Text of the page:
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Coping With Colic

Could It Be Something Else?

As Amelia's parents discovered, inconsolable crying shouldn't always be chalked up to colic alone. A hidden medical cause for a baby's discomfort is likely if the so-called colic isn't getting better by the time your baby is 4 months old and your intuition tells you that he is in serious pain. Among the possible culprits:

Gastroesophageal reflux (GER). This occurs when a weak muscle valve between the baby's esophagus and stomach allows irritating digestive acids to back up into the esophagus. Your baby may be suffering from GER if he spits up after feedings, experiences painful bouts of night waking, cries after eating, draws his knees up to his chest and arches his back, has frequent respiratory infections, and is happiest when he's upright. GER is confirmed by placing a tiny tube in the baby's esophagus and leaving it there for 12 to 24 hours to measure the amount of stomach acid that's regurgitated. If crying coincides with episodes of reflux, GER is the likely culprit. Holding your baby upright after feedings, giving him smaller amounts more frequently, and administering medications that lessen the amount of acid and accelerate the emptying of the stomach will help alleviate his discomfort.

Food or formula sensitivities. Nursing moms have long noted a connection between their baby's distress and their own consumption of dairy products, caffeine, cruciferous vegetables (such as broccoli and cauliflower), spicy foods, wheat, and corn. Likewise, babies may become colicky if they're allergic to the milk protein in formulas or can't tolerate lactose. Suspect a sensitivity to formula or something in your breast milk if your baby begins to feed but pulls off and cries with pain; seems gassy, bloated, or uncomfortable after feedings; spits up profusely; or has constipation, diarrhea, or a red, circular rash around her anus.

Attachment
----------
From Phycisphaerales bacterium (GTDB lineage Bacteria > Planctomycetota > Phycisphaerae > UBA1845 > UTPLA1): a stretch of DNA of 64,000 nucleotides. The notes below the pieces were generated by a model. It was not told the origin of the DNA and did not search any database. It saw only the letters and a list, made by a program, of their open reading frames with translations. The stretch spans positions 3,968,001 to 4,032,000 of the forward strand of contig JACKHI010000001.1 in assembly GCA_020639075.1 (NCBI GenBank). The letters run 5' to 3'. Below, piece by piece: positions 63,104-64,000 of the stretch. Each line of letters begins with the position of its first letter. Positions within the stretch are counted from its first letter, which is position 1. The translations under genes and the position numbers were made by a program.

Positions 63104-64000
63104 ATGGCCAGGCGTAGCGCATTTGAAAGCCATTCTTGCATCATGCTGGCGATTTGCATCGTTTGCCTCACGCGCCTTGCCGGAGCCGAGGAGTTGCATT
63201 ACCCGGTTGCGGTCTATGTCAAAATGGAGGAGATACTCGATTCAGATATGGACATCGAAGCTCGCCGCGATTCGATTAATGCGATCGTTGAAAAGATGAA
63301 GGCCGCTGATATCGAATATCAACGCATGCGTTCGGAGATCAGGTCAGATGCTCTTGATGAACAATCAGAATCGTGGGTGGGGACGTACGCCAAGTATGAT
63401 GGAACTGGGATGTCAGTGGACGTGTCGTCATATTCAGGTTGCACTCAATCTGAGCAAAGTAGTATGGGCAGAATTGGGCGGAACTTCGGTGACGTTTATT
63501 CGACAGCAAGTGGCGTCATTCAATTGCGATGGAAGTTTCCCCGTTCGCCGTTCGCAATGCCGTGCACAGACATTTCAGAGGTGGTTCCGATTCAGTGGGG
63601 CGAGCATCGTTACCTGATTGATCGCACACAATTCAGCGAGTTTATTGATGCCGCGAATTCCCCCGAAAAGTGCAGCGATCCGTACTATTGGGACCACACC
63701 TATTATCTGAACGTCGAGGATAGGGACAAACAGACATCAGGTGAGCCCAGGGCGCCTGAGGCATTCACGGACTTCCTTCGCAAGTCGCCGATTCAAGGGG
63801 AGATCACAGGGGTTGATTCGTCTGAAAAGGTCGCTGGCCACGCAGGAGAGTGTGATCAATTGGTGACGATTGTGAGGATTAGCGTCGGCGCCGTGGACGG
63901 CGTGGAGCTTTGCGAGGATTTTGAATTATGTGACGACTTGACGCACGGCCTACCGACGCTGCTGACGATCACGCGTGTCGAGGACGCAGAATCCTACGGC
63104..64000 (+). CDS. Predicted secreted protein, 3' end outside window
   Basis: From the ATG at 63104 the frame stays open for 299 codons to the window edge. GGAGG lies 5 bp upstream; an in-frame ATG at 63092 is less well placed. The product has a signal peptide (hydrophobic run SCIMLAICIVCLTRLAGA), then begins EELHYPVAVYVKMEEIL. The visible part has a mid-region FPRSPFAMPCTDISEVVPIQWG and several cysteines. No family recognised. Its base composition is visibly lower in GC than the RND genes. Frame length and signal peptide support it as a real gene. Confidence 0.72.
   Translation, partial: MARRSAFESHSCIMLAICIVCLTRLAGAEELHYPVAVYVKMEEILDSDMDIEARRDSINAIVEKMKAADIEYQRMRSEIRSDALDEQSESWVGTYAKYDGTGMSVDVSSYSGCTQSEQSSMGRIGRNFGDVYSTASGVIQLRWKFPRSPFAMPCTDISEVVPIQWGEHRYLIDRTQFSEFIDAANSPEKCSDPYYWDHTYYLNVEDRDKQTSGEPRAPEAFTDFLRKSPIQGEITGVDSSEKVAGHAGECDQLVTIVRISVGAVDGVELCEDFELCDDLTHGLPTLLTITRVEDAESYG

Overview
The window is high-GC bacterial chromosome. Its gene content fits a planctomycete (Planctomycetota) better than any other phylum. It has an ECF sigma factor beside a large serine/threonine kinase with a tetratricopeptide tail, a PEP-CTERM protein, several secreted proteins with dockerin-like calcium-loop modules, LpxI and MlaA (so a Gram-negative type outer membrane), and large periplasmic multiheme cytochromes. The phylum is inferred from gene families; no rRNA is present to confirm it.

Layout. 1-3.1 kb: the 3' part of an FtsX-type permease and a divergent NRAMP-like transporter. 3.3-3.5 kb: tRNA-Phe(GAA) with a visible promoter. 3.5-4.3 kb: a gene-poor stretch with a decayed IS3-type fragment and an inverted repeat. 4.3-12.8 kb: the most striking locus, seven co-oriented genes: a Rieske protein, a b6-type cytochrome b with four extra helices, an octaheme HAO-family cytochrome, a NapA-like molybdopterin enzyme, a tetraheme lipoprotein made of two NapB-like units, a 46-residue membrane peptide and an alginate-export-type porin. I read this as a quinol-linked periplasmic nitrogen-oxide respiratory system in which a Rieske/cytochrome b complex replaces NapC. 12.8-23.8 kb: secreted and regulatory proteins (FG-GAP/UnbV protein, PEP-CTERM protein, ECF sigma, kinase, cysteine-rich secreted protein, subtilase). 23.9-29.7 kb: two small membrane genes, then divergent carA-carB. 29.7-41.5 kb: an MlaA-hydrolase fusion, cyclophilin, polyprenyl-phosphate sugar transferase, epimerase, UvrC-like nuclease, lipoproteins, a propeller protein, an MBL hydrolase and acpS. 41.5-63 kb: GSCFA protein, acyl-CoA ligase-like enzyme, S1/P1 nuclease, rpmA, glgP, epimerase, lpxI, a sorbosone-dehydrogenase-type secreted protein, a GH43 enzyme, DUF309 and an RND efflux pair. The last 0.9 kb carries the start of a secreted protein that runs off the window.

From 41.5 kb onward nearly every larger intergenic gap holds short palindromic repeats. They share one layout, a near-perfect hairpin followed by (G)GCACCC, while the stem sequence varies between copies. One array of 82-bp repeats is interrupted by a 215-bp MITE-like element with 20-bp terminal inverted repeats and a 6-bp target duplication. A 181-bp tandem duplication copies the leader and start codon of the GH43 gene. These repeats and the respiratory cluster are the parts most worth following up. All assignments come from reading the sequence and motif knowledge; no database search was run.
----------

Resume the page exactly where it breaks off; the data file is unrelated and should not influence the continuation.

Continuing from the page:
If you're nursing, make a diary of possible "fuss foods." List the foods you eat for a week and see if you notice a link between what you consume and how much pain your baby is feeling. Be objective  -- in your desperation to help your baby, it's easy to pin the rap on food. But if a food allergy is to blame, she'll also show other signs (rashes, diarrhea, runny nose, or wheezing). Eliminate the most suspect foods from your diet for at least a week; then add them back one by one, a few days apart, to see if your baby's symptoms return. If you think that her formula is giving her trouble, ask her pediatrician about switching to a hypoallergenic or lactose-free brand.

Other possible culprits. Many conditions have symptoms that are easily confused with colic, including ear infections, urinary-tract infections, constipation, and a tight rectal opening. The last condition may be the problem if a baby grimaces, gets red in the face, or draws his legs up to a distended abdomen before moving his bowels, cries during bowel movements, and seems greatly relieved after passing a stool. If this is the case, your baby's doctor can perform a finger dilation of his rectum, which enables stools to pass more easily.